Math SOLs set higher standard
Published 10:13 pm Wednesday, May 23, 2012
By David M. Foster
Virginia schools are at the height of the testing season as students in grades 3-12 take Standards of Learning tests in English, mathematics, history and science. The SOLs, which have been a rite of spring since 1998, measure whether students and schools are meeting the commonwealth’s standards for academic achievement.
The mathematics SOL tests that students are taking this year are the first to reflect the increased rigor of the 2009 revision of the commonwealth’s mathematics standards. On the online versions of the new math SOLs, test takers have to demonstrate critical-thinking and problem-solving skills in ways not possible on traditional multiple-choice tests.
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Technology-enhanced items on these tests mirror common classroom tasks, such as ordering information correctly, creating graphs from data, plotting points on a grid and highlighting features on a diagram. There also are open-ended, fill-in-the blank problems.
These innovative items make up about 15 percent of the total on each new math test. On online math tests in grades 3-5, the technology-enhanced problems are field-test items and won’t count toward a student’s score until next year.
The new math tests respond to the desire frequently expressed by teachers for tests that measure critical-thinking and problem-solving skills — as well as content knowledge. Indeed, in many of the newspaper articles and television reports this spring about the new tests, mathematics teachers stand out for their support for more challenging assessments to ensure that students fully understand what they have learned and can apply it in real-life situations.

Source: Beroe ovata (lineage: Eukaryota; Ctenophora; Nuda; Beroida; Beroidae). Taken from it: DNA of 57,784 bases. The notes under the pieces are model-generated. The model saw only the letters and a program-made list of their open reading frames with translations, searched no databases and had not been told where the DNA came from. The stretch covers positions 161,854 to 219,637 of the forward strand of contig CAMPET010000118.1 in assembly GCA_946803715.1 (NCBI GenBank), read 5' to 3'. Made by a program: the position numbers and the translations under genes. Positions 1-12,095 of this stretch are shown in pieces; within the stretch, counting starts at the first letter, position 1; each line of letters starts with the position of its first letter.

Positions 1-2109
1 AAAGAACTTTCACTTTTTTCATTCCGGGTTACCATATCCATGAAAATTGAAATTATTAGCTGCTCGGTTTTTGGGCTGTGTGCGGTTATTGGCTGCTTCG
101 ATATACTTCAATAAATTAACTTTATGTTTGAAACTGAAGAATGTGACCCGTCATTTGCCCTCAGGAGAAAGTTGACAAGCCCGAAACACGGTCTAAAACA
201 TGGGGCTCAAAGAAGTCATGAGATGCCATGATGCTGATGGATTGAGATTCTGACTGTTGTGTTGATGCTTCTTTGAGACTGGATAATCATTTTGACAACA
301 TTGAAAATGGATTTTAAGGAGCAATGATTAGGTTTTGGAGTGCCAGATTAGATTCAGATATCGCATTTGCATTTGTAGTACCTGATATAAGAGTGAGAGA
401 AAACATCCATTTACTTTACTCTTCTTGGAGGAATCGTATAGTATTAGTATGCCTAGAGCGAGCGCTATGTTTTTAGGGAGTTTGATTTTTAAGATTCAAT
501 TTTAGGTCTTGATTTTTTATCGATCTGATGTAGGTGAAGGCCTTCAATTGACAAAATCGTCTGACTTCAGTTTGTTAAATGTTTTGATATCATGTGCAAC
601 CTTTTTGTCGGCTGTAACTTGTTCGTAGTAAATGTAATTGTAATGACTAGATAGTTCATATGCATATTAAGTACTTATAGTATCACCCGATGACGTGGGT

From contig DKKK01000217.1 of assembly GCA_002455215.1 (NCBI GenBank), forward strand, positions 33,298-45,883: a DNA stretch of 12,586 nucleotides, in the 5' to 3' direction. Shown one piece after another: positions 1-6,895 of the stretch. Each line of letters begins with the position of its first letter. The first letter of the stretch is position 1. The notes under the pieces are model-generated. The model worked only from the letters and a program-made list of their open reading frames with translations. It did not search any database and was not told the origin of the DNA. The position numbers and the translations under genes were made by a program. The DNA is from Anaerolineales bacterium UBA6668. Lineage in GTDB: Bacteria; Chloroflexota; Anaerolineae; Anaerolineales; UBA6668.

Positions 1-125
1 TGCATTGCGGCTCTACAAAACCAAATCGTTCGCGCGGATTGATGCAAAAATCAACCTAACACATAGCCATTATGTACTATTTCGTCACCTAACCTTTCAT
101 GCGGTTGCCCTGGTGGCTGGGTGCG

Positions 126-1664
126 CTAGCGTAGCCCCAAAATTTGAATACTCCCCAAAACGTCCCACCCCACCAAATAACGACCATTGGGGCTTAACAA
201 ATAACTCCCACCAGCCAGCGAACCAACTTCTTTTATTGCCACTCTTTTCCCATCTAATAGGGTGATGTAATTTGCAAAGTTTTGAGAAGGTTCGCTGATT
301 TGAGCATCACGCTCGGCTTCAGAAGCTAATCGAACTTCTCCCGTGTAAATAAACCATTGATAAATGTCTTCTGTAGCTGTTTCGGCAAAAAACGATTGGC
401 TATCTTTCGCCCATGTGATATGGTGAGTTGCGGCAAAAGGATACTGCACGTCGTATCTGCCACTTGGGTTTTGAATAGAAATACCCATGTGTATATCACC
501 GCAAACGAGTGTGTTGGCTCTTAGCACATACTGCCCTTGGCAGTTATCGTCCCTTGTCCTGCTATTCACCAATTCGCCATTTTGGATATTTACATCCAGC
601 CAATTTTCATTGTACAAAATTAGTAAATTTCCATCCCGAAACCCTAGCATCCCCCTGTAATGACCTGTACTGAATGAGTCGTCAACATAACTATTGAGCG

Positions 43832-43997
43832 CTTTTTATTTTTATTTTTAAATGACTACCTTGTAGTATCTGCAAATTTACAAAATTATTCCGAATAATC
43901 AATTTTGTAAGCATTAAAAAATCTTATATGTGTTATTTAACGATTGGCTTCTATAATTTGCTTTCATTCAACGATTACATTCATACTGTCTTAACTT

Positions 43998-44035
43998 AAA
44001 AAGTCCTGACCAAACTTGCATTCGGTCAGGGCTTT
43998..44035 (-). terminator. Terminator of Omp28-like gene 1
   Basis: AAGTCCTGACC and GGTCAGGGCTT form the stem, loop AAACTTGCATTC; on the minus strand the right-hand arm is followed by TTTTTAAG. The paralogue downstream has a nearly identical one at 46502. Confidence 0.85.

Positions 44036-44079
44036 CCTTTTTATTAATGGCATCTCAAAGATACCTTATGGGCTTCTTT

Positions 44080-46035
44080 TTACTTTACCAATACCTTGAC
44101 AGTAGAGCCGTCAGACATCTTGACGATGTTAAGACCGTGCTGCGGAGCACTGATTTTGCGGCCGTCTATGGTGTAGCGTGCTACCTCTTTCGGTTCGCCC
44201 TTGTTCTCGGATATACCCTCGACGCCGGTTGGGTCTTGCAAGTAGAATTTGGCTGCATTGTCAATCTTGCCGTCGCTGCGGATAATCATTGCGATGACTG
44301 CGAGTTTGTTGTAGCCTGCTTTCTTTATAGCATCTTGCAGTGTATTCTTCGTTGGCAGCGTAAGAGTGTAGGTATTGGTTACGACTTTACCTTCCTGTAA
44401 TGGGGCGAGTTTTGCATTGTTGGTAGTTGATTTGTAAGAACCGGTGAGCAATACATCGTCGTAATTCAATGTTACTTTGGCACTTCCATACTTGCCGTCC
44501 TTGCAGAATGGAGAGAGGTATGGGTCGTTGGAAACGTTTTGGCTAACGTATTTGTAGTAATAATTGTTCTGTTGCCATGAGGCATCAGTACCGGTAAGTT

As with all SOL assessments, Virginia classroom teachers participated in the development of the new mathematics tests and in the determination of pass/fail marks.
Are the new math SOLs more difficult than the tests students are accustomed to taking? The performance of the approximately 24,000 students who took Algebra I, Geometry and Algebra II tests during December and January suggests they are. On average, the statewide pass rates on the three tests were 27 points below those of students who took the old end-of-course math SOLs during the same time period last school year.
But the experience of students in 20 of the schools that administered tests in December and January suggests the state Board of Education has not set the bar out of reach. Students found the new tests challenging but still achieved pass rates of 80 percent or higher.
“Having to think a little more and learn a little more and reason a little more is a good thing,” a math teacher at one of these schools said. “And if that is what the standards are asking us to do, I think that’s a good thing for us to be striving for.”
Today students require stronger skills to succeed in college and to compete in the increasingly technologically sophisticated work force. Educators, parents and business leaders alike know that we must do better in subjects like math if our graduates are to succeed in the global economy.
The case for raising standards also is apparent when achievement of Virginia students on the SOLs and the National Assessment of Educational Progress is compared. For example, during the 2010-2011 school year, 89 percent of fourth graders passed the state test, but only 46 percent met the minimum benchmark on the national math assessment.
School divisions have had three years to align instruction with the new standards. Retreating from these higher expectations would send a terrible message to students who are just now taking the tests and the teachers who have worked hard since 2009 to prepare them.
Virginia has raised the bar before, and students — with the help of the commonwealth’s outstanding teachers and instructional leaders — met the challenge and were better prepared for the future because of it.
I am confident that with time, support and the multiple opportunities for success provided under the SOL program, they will do so again.
David M. Foster of Arlington is the president of the state Board of Education.